All aspects of the system are based on the artistic premise that the photographer should make some decision about how the photograph should look before the film is exposed. In other words, Pre-Visualisation means imagining the final print before the film is exposed and deciding how we want it to look.

The Zone System is based on the principle that the correct exposure is a matter of personal, creative expectations and that a light meter is a tool to use for information.

We should distinguish between print values and negative film values because the print value is a literal grey tone while any area of the negative can be printed in any tone by changing the exposure time given to the print.  The negative film values are relative to each other and the print values are absolute.  Remember that the zones in Adams' system are tonal values on the print, not in the scene.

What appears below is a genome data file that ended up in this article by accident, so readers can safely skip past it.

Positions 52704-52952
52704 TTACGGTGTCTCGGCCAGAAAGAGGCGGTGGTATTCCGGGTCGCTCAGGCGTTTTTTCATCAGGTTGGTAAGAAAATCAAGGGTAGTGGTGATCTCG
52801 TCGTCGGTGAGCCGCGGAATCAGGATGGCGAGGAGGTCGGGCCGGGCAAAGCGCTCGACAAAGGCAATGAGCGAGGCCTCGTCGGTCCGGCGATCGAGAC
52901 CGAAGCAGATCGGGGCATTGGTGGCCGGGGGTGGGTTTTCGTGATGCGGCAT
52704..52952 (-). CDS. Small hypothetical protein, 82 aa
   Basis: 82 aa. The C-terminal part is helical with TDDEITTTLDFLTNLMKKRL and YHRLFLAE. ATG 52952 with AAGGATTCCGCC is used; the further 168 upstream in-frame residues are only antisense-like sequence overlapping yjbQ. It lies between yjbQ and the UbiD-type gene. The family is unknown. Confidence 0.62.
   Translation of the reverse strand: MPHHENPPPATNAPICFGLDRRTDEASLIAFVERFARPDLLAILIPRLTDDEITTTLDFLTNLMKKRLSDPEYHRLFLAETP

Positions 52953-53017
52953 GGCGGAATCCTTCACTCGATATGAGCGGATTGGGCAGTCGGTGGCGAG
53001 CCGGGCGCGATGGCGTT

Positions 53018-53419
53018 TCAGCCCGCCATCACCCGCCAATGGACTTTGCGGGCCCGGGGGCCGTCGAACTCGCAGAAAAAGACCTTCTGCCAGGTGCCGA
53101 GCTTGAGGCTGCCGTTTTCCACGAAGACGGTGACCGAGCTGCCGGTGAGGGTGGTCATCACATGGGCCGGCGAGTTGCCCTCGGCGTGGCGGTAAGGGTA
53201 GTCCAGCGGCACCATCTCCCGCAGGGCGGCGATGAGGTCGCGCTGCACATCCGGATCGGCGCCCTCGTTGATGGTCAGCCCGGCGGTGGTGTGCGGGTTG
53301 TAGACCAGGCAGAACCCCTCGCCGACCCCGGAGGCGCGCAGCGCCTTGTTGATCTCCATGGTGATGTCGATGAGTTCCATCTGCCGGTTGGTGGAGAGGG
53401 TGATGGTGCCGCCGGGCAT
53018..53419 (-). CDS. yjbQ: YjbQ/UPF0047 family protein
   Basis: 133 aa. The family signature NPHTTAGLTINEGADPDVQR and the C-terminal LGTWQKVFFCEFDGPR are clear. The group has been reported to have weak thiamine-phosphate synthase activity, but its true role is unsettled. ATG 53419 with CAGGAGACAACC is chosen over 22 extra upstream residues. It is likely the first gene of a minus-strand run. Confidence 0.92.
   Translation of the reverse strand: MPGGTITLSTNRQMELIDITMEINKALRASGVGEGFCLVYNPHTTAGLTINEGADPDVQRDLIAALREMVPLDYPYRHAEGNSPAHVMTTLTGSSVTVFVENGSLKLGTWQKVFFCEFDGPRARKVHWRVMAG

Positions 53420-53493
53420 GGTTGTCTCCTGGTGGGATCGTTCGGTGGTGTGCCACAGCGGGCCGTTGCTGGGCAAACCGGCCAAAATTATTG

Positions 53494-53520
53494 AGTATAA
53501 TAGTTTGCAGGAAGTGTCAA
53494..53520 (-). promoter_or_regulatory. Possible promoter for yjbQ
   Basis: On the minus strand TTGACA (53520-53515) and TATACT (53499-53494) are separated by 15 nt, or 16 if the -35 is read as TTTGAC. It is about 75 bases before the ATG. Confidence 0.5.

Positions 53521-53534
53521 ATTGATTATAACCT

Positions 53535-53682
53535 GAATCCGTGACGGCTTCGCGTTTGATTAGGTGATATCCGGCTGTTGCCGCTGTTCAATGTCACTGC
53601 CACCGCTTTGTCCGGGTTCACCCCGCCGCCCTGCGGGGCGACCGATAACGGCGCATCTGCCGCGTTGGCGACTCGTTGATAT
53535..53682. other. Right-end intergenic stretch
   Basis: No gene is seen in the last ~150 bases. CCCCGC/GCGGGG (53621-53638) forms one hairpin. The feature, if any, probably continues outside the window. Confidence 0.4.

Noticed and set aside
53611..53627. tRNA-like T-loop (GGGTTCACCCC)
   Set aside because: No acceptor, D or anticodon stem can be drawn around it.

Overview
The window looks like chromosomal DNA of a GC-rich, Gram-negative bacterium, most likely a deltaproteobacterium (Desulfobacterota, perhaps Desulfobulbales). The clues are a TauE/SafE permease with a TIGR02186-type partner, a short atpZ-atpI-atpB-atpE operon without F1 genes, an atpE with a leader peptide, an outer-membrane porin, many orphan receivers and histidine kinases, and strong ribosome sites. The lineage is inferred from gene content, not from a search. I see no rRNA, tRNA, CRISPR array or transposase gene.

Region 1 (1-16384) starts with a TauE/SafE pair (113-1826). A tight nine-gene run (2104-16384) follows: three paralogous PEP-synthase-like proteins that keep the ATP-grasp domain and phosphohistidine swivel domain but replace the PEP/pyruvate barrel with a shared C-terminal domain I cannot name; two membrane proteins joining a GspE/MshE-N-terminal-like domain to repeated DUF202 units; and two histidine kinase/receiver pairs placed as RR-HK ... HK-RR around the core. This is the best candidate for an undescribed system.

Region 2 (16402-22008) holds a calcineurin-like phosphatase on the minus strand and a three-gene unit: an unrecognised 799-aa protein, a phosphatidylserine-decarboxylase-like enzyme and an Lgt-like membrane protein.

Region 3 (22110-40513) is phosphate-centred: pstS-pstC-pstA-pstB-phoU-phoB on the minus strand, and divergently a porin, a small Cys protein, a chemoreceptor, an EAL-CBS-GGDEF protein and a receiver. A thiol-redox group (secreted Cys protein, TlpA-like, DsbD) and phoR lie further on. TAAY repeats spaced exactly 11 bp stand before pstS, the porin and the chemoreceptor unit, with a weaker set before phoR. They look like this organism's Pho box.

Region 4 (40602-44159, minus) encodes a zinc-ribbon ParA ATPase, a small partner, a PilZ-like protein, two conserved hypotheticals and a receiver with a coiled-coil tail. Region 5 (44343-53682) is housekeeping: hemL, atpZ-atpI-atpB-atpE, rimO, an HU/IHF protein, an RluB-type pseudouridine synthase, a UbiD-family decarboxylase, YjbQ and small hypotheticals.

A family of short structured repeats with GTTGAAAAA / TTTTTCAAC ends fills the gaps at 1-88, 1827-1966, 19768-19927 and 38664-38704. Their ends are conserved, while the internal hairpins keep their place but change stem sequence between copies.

When we talk about a tree being in zone V, we mean that it is either zone value V on the print or we have exposed the film with the intention of making it zone V.

Changes in development from normal alter the zone relationships and the progression of zones is no longer considered normal.   

When the film is developed for more than the normal time we get more than a one zone change for every f-stop difference that we measure.

Less than normal development results in less than a one zone change for each measure f-stop difference.

The above points were the foundation of the process as film development time changes the dynamic range of the negative (moving zones apart or closer) - something we can not really do with digital 'negatives'. This zone 'moving' made the rest of the system work for B&W prints.

A point to remember